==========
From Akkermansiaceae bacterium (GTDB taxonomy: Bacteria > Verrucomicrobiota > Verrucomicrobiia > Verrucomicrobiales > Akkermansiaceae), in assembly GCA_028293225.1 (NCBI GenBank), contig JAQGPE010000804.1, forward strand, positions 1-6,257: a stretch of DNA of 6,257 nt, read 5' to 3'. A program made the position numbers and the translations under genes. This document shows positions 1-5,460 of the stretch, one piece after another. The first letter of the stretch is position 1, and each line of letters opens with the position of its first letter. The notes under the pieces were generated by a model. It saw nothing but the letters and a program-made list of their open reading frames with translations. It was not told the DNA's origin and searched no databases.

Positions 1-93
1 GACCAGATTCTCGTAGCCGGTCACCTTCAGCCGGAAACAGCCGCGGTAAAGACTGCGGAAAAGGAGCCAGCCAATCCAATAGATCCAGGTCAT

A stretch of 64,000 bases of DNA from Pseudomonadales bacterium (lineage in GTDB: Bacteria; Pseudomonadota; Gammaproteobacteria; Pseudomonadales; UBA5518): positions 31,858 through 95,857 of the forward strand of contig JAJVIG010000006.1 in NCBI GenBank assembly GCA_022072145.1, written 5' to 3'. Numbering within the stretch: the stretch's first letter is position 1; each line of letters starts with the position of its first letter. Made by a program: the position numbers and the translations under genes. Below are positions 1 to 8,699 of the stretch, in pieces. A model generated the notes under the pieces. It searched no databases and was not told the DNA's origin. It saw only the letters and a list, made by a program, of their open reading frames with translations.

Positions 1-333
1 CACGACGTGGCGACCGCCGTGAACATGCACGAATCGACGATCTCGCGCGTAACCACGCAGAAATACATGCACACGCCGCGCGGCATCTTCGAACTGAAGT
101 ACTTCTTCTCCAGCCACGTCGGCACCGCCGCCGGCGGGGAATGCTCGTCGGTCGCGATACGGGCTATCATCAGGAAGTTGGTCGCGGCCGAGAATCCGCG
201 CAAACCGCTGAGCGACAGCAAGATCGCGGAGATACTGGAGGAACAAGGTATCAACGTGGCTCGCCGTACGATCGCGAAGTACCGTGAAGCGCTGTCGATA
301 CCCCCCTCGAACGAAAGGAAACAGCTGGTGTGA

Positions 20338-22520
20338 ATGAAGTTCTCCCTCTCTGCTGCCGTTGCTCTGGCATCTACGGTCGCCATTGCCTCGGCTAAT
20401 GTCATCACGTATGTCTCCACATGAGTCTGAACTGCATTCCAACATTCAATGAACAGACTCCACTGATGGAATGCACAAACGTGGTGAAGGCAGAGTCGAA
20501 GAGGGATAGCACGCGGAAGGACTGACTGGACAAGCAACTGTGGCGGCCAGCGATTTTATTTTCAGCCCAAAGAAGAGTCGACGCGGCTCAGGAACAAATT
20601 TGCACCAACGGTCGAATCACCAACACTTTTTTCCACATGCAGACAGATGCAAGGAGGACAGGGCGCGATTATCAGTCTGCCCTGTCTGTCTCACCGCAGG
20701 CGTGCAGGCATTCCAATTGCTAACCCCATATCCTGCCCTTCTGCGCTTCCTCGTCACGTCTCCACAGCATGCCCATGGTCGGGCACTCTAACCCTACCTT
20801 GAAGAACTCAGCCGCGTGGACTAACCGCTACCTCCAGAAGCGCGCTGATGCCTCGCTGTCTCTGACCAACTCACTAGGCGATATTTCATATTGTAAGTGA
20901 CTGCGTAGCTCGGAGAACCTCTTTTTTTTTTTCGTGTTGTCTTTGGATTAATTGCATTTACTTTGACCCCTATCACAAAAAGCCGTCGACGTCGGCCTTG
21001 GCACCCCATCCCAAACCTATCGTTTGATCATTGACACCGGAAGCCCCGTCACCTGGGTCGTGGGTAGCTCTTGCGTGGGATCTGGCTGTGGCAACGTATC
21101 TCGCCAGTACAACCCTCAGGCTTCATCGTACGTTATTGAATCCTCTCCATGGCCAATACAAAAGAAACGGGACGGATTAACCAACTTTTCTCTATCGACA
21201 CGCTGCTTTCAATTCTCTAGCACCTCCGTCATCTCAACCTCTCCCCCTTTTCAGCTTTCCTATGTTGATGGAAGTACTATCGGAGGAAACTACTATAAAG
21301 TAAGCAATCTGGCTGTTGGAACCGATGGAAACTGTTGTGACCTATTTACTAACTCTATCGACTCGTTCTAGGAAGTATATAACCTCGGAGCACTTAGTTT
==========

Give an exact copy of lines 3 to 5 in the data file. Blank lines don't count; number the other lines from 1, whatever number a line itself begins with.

1 GACCAGATTCTCGTAGCCGGTCACCTTCAGCCGGAAACAGCCGCGGTAAAGACTGCGGAAAAGGAGCCAGCCAATCCAATAGATCCAGGTCAT

A stretch of 64,000 bases of DNA from Pseudomonadales bacterium (lineage in GTDB: Bacteria; Pseudomonadota; Gammaproteobacteria; Pseudomonadales; UBA5518): positions 31,858 through 95,857 of the forward strand of contig JAJVIG010000006.1 in NCBI GenBank assembly GCA_022072145.1, written 5' to 3'. Numbering within the stretch: the stretch's first letter is position 1; each line of letters starts with the position of its first letter. Made by a program: the position numbers and the translations under genes. Below are positions 1 to 8,699 of the stretch, in pieces. A model generated the notes under the pieces. It searched no databases and was not told the DNA's origin. It saw only the letters and a list, made by a program, of their open reading frames with translations.

Positions 1-333